The few got off lightly. Around 50 sozzled fans travelling to Prague on an Easyjet flight the night before Scotland's lamentable Euro 2012 qualifying match against the Czech Republic were turned back because they were deemed to be too inebriated by the time they reached Amsterdam.
Rather than berate staff at Schiphol Airport or the budget airline, those members of the Tartan Army should pay homage to the edgy Dutch for sparing them a wasted journey, and perhaps even commend such inspired foresight.
The decision to send a smattering of Scots homewards to think again was far bolder than the one taken by Craig Levein in presenting an impotent Scotland side to do battle with one arm tied behind their back against the hardly bouncing Czechs, a muscley but mediocre outfit rummaging around at 37th in the latest FIFA rankings.
The home team could hardly believe its luck. Not so much Easyjet this Scottish side, as easy touches. The compact Synot Tip Arena, home of Slavia Prague, was the last place a Scottish football fan wanted to be on Friday night. A particularly sobering experience after the pre-match revelry in Prague.
Several thousand Scottish fans made the sojourn, but they were badly let down by a manager who devised a strategy as doomed as The Schlieffen Plan. The assumption that the Czechs would eventually run out of steam in the face of a battle-hardened wall of Scottish faces now looks like a harebrained scheme of extreme proportions.
Never have so few done so little for so many.
It is easy to seek out scapegoats and blame a manager for deeper problems in the country's ill national game, but Levein must surely be held accountable for one of the gloomier moments in Scotland's tepid past.
Prague was a perishable new low, even by Scottish standards. It is all the more gruesome set against the background of a 2-1 home win achieved over Liechtenstein in the 97th minute in their previous outing.
Levein seems to be apoplectic with rage regarding the brickbats directed at him, but in such a lofty post he must use the barbs of his detractors as a source of inspiration to do better for his people in future.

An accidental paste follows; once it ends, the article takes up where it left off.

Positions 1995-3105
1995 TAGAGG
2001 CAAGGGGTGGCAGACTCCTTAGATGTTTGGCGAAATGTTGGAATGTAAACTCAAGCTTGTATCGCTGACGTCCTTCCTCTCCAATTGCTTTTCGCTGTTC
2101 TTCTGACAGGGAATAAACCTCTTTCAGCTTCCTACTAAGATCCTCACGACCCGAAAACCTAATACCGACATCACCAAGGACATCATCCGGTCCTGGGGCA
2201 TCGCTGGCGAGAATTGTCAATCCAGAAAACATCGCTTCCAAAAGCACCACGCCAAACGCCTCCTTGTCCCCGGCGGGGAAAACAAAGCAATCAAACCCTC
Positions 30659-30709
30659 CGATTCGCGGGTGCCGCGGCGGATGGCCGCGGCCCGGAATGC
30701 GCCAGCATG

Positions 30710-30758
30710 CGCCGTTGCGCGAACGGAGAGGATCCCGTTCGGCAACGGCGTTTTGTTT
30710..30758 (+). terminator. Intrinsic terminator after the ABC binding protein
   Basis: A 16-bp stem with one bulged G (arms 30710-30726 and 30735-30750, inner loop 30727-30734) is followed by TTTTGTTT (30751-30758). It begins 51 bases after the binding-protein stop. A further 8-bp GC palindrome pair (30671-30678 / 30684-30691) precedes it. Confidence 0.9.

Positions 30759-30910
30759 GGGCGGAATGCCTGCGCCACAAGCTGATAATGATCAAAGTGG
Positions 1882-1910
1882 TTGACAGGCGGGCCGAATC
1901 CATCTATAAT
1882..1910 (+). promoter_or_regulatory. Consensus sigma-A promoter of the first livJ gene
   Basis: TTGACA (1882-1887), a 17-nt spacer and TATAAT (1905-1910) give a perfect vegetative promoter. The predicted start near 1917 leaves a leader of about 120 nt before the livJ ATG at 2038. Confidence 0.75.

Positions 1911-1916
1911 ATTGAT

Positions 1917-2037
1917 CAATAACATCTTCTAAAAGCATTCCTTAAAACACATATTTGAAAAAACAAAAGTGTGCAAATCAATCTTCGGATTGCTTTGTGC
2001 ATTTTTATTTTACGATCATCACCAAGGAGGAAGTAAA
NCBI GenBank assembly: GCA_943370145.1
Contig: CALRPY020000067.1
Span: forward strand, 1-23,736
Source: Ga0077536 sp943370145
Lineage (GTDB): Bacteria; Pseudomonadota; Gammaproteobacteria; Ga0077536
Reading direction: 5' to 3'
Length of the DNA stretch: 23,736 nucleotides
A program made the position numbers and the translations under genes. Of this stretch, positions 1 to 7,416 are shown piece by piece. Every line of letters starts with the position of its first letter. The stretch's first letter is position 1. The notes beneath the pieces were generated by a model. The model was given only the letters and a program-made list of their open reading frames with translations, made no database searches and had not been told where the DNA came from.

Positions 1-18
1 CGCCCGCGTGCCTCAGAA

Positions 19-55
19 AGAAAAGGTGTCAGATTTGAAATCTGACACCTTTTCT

He has made the point that Scotland had not won in Prague since 1937. That was hardly going to alter after deploying a formation that began as 4-2-2-2 with no strikers, but ended up resembling 10-0-0-0.
Craig Brown, who was deemed to be a negative coach by some critics, managed to give Scotland two goals in a 3-2 loss against a vastly superior Czech team in Prague 11 years ago.
Scotland deservedly lost the match, but they also lost a lot of goodwill with the sort of approach that would get football closed down. If this type of anti-football is what Scotland are going to offer up away from home, they will not be needed at the finals in Poland and Ukraine. As a Scottish fan, it was highly depressing stuff when the Czechs could clearly be got at in their own backyard.
The Scots may not be blessed with supreme technical ability, but they have enough honest triers to warrant visiting a place such as Prague and playing with at least one striker. It does not suggest Levein has a lot of faith in his side's offensive instincts.
One can be defensive minded and daring. There is a need to play on the counter attack for reasons of relieving pressure on defenders. Rangers' trips to Manchester and Barcelona in the Champions League in recent years felt like 2-3-5 in comparison.